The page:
# Revisiting the Magnus Effect

PITTSBURGH – A little over two weeks ago we looked at the Magnus Effect and how it applies to baseball. With the help of Dr. Rod Cross and Dr. Alan Nathan, we learned how air pressure and gravity affect the way a baseball spins and curves when pitched.

Today, we will revisit the Magnus Effect and look further into the specifics of how it affects both a curveball and a fastball.

The video at the top of this post shows the Magnus Effect, relative to how it affects a curveball.

The reason this video is placed at the top of this post is because the Magnus Effect has the most ‘influence’ on a curveball, in terms of the majority pitches that are thrown by a pitcher.

Here’s why:

A curveball thrown with topspin creates a higher pressure zone on top of the ball, which deflects the ball downward in flight. Instead of counteracting gravity, the curveball adds additional downward force, thereby giving the ball an exaggerated drop in flight.

In the image below, we can see that motion in action.

This is important to curveballs because as the ball moves forward, drag acts on the ball, slowing it down.

For a spinning ball, the stitches on the ball will cause pressure on one side to be less than on its opposite side. The Magnus Effect says stitches cause a higher velocity on one side than the other, and because of this imbalance in pressure, the air with higher pressure pushes the ball towards the side with less pressure, causing a curve.

As Dr. Nathan explains: “an overhand curveball (“12-6″) has topspin, so that the Magnus force is down, in the same direction as gravity. Such a pitch will drop more than it would from gravity alone.”

The fastball, on the other hand, travels through the air with backspin, which creates a higher pressure zone in the air ahead of and under the baseball. The baseball’s raised seams augment the ball’s ability to develop a boundary layer and therefore a greater differential of pressure between the upper and lower zones.

According to Dr. Nathan: “a baseball thrown with backspin (e.g., an overhand fastball) has an upward Magnus force, opposing gravity, so that a typical fastball does not drop as much as it would if it were solely under the influence of gravity.”

In his excellent piece in the Hardball Times on Freddy Garcia’s ‘mystery pitch’, Dr. Nathan explains the Magnus Force further:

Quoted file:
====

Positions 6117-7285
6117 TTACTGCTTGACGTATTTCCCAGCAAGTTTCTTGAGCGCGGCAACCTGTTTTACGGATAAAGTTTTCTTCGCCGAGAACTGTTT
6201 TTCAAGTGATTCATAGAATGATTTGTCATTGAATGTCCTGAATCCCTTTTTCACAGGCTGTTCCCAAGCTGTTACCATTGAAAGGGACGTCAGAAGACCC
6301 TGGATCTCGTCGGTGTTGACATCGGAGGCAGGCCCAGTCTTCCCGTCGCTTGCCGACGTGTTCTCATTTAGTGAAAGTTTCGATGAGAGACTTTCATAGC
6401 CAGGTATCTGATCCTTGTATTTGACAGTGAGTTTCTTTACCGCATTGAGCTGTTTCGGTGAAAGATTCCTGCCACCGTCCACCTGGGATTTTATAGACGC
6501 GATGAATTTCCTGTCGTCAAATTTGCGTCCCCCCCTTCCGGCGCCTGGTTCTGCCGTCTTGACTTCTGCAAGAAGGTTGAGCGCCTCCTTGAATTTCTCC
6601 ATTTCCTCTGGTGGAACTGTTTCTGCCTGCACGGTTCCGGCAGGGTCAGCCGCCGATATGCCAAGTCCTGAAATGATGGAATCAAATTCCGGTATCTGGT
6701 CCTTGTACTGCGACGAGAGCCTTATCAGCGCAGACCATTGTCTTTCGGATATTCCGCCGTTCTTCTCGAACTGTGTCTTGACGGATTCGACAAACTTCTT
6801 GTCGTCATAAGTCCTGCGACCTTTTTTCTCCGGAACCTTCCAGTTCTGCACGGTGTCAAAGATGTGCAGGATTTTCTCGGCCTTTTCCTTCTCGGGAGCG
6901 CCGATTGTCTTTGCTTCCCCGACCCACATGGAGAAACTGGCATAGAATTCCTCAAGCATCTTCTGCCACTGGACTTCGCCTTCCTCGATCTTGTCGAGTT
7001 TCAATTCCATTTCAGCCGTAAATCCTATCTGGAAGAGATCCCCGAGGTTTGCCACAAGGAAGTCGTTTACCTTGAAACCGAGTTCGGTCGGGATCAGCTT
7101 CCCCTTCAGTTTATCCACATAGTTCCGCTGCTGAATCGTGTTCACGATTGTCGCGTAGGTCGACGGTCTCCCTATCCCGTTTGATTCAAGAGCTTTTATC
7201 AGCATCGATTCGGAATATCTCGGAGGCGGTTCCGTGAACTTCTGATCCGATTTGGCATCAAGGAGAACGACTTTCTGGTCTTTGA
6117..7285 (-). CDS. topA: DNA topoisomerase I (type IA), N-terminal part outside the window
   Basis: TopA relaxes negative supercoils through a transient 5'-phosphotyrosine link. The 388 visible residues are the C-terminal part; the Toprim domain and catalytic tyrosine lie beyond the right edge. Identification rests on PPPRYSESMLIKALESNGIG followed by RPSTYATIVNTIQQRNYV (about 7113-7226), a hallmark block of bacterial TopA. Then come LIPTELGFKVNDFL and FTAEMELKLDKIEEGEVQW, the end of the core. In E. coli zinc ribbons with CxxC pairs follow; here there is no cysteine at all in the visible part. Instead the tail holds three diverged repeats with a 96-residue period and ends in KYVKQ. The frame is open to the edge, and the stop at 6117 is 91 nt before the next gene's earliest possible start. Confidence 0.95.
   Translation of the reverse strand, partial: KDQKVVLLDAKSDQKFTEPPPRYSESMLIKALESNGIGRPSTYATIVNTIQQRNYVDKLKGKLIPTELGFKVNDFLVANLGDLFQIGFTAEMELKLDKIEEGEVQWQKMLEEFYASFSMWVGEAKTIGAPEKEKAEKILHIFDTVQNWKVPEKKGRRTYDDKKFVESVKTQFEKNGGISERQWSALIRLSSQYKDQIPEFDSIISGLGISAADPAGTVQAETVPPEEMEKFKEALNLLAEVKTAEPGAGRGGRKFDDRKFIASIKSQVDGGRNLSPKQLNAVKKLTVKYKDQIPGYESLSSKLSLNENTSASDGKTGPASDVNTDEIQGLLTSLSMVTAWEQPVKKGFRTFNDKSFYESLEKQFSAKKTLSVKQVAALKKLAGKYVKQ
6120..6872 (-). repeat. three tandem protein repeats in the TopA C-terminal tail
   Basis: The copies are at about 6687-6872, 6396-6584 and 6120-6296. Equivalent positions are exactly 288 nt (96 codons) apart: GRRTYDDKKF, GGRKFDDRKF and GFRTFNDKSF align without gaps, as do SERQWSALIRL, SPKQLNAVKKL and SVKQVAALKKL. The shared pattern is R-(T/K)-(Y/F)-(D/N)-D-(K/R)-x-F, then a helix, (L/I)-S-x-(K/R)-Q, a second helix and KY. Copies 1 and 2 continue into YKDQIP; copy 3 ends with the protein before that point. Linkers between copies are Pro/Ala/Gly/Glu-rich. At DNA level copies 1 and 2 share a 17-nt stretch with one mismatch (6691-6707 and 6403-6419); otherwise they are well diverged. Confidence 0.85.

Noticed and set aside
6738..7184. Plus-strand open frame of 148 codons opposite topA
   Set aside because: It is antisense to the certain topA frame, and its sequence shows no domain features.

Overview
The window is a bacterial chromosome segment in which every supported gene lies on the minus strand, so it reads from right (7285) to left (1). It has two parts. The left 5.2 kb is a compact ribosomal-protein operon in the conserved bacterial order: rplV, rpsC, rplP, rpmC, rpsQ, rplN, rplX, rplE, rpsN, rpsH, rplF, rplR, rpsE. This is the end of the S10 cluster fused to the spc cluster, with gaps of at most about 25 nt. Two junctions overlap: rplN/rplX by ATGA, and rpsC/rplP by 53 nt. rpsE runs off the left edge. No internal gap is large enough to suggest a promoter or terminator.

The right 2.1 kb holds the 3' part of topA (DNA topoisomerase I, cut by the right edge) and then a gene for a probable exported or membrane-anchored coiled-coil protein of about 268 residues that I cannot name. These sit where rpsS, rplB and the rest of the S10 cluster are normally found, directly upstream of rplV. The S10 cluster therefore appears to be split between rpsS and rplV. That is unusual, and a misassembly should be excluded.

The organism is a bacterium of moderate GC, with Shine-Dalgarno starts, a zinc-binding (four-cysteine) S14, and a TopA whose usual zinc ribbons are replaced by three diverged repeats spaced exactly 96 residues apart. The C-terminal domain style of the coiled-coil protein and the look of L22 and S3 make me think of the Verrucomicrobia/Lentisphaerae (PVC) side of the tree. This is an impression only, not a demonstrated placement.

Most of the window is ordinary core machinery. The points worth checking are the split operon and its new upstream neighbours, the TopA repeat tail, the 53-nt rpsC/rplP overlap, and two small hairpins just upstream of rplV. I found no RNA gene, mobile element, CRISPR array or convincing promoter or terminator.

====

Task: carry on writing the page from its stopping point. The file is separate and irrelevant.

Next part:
“The Magnus force is the aerodynamic force on a spinning baseball. Its magnitude is roughly proportional to the rotation rate of the baseball: The faster it spins, the larger the force. What about the direction? Well, the easiest way to remember the direction of the Magnus force is that it is always in the direction that the leading edge of the ball is turning. The leading edge is the side of the ball seen by the batter. As an example, a typical four-seam fastball is thrown with backspin, so the leading edge of the ball is turning up, and the Magnus force is upward, opposing gravity. The force of gravity is still larger than the Magnus force, so the net vertical movement is downward but less than it would have been with gravity alone.”

Below we can see effect that in action:

It is also worth pointing out in his research paper, “The effect of spin on the flight of a baseball“, Dr. Nathan discovered the following:

“The study found the surprising result that an optimally hit curveball travels farther than an optimally hit fastball, despite the higher batted-ball speed of the fastball. The physics underlying this result is that, in general, a baseball will travel farther if projected with backspin. It will also travel farther if it is projected with higher speed. A fastball will be hit with a higher speed, and a curveball will be hit with greater backspin.13 It then becomes a question as to which effect wins. The calculations of Ref. 5 showed that the latter effect wins and the curveball travels farther. This conclusion depends critically on the magnitude of the Magnus force on a spinning baseball.”

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